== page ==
06-30-2009 07:05 AM
Just how big is the memory controler / ddr ( 1 2 or 3 ) continous bandwidth.
I see notes of around 800 Mega Bit per second, is this true?
seems low for a DDRx running at 120 plus MHz clock, double data rate, and 32 plus bits wide ?
thats something like a one clock in 12 carries data.
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06-30-2009 08:28 AM
When you see reference to something like "800Mbps DDR2" - they are saying that the clock is 400MHz and each bit is tranferring data on both edges of the clock.
The bandwidth capability will be the bus width multiplied by the bus width.
The effective bandwidth can be much lower and is impacted by the controller algorithms (e.g. we use a Least Recently Used algorithm on Virtex-5 that can keep multiple banks open and improves the internal latency), access pattern, direction, burst length, refresh considerations, etc.
You'll see other features on the V6 controller to furher increase effective bandwidth.
06-30-2009 09:19 AM
Agree with you in that performance is situation related, and it's double data rate, but quoting from the spartan 6 product brief.
"integrated Memory Controllers Only low-cost FPGA with integrated memory controller blocks
So is that 800 Mega bits per second with a 128 bit interface, i.e. an average clock speed of around 3 MHz on each pin,
is that not very slow for a memory that has a clock of 400 plus MHz, and data is double data rate ?
06-30-2009 09:28 AM
3MHz on each pin would indeed be very slow. But there appears to be some confusion on the internal and external interfaces.
The S6 MCB offers an external interface of 4, 8, or 16-bits. That is where the 12.8Gbps peak bandwidth is coming from.
Internally, you have to run the fabric back-end at a slower and wider single-data rate interface to handle the data inside the FPGA. The backend of the MCB is a 32, 64, or 128-bit data bus inside the FPGA.
More details on in the MCB User Guide:
06-30-2009 09:54 AM
thank you timpe,
yep, the web link you quote is where I got the info I quote to you from.
Yep agree, inside the FPGA we run single data rate, not DDR, and we run wide to account for the slower data rate inside the FPGA compared to the out side.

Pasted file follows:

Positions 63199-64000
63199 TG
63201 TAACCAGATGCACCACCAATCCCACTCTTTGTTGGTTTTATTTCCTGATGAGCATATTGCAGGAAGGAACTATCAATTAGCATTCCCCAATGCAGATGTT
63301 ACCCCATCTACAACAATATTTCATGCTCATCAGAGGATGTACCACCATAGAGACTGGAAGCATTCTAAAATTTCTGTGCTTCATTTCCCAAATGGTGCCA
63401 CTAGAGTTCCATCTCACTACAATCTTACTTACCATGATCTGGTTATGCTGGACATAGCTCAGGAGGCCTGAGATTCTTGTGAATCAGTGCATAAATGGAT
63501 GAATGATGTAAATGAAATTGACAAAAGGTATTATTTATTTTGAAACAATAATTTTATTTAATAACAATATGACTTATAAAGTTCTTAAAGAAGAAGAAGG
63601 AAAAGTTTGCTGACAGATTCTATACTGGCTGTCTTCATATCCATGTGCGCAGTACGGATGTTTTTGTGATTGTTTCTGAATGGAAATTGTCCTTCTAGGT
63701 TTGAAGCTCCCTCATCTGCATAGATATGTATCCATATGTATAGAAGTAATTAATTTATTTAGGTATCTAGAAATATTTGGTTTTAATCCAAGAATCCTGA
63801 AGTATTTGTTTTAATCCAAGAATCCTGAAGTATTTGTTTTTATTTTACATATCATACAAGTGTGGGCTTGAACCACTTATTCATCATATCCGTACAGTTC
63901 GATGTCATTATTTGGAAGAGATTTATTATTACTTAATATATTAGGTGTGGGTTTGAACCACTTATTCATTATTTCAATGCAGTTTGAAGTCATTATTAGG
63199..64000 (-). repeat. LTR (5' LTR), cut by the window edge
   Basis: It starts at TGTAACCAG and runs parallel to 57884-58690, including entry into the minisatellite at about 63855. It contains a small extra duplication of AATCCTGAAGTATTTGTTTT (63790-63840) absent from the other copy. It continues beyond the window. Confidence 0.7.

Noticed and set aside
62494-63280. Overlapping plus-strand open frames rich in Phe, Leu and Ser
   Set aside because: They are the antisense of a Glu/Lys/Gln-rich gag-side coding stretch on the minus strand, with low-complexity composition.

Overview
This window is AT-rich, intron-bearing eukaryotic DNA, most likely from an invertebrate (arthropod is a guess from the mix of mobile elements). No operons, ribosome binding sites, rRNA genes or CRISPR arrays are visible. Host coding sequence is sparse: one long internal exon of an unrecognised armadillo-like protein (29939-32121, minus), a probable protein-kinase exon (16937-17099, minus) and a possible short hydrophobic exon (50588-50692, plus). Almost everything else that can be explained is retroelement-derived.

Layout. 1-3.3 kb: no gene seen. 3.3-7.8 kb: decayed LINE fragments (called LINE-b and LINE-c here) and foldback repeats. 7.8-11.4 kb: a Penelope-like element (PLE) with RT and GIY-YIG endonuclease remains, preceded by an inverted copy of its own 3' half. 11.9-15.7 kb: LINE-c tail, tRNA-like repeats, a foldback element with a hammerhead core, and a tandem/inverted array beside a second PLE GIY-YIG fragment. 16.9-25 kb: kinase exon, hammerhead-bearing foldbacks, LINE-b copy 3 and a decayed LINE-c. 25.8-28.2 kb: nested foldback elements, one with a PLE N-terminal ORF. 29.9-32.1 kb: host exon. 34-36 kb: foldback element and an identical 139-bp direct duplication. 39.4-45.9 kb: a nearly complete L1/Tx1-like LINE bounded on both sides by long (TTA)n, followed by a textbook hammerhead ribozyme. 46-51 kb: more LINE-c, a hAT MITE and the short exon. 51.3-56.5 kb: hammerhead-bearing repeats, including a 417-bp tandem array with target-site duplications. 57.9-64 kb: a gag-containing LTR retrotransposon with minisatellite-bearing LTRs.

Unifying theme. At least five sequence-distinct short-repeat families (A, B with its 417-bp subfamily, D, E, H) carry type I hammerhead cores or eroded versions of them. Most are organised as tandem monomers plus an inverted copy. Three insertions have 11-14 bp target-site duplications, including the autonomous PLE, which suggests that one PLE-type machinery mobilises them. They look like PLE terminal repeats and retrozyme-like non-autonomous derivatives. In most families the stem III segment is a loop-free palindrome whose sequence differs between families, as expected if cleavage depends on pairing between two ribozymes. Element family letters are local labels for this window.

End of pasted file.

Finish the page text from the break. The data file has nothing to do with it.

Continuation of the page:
but your not answering question here, is the guaranteed continuous data rate of the Xilinx interface as stated only around 3 MHz per pin ?
this can't be, can it ?
Simplify question, specific, not general.
What sustained data rate can I get into or out of a DDR 3 memory, using the fastest Spartan 6 built in memory controler, double chanel, using the fastest DDR 3 chips I could get.
06-30-2009 11:29 AM - edited 06-30-2009 11:29 AM
It isn't clear to me where you keep getting this "3MHz per pin" The only pins are the external interface and they can transfer up to 800Mbps each. So for a 16-bit interface, that would be a peak bandwidth of 12.8Gbps for the entire MCB. The back-end interface will be running slower, wider, and SDR.
I don't have the final characterization #s available. But the preliminary numbers I'v'e seen show very good effective utilization when you consider sustained throughput. It obviously depends on the type of memory (e.g. DDR2, DDR3, or LPDDR), the type of transfers, direction, etc. For example, the efficiency drops with random addressing and shorter burst patterns. These numbers are not official but for DDR3 I see a range of:
best case: high (95%+) for burst writes, length 32
down to: around 50% with random operations with a burst length between 4 and 16
There are obviously a range of operations in between here.
Even at 50% efficiency, you still have 6.4Gbps of effective banwidth.
Where are you getting this 3MHz per pin?
06-30-2009 12:00 PM
to quote the product brief.
" Integrated Memory Controllers Only low-cost FPGA with integrated memory controller blocks
so to be clear, you are saying the 800 Mega bit per second quoted in the Spartan 6 product brief is the maximum peak data rate per external pin of the Spartan 6 ?
06-30-2009 12:20 PM
Yes. 800Mbps * 16 = 12.8Gbps
Obviously the narrower configuration of x8 or x4 will half or quarter the respective maximum bandwidth.
And there are some considerations as I outlined above for real world performance.
I believe this convention is fairly standard (bitrate per pin) in the memory industry.
It is clear from the moderation on my previous posts you didn't like something I said... I said "each bit" from the beginnning. I apologize if this was not more obvious
06-30-2009 12:40 PM
06-30-2009 01:39 PM
We have deviated a long way from the original simple one line question.
but to go back to my original question,
"Just how big is the memory controller / ddr ( 1 2 or 3 ) continuous bandwidth"
To clarify, I'll restate it slightly.
" the spartan 6 has a dedicated memory controller. Using the fastest spartan 6, and the fastest DDR3 memory the controller supports, does Xilinx have any numbers as to what continuous read or write performance can be expected .
A hypothetical example to clarify things. If I have a continous data generator inside the spartan 6 of say 128 bits wide, at 200 MHz. This data generator can not be stopped, it must free run at the 200 MHz. Can this data be constantly written to the DDR 3 by the memory controler inside the spartan 6, does the controler have sufficient buffering to take care of the times when the controler is performing it's house keeping ? "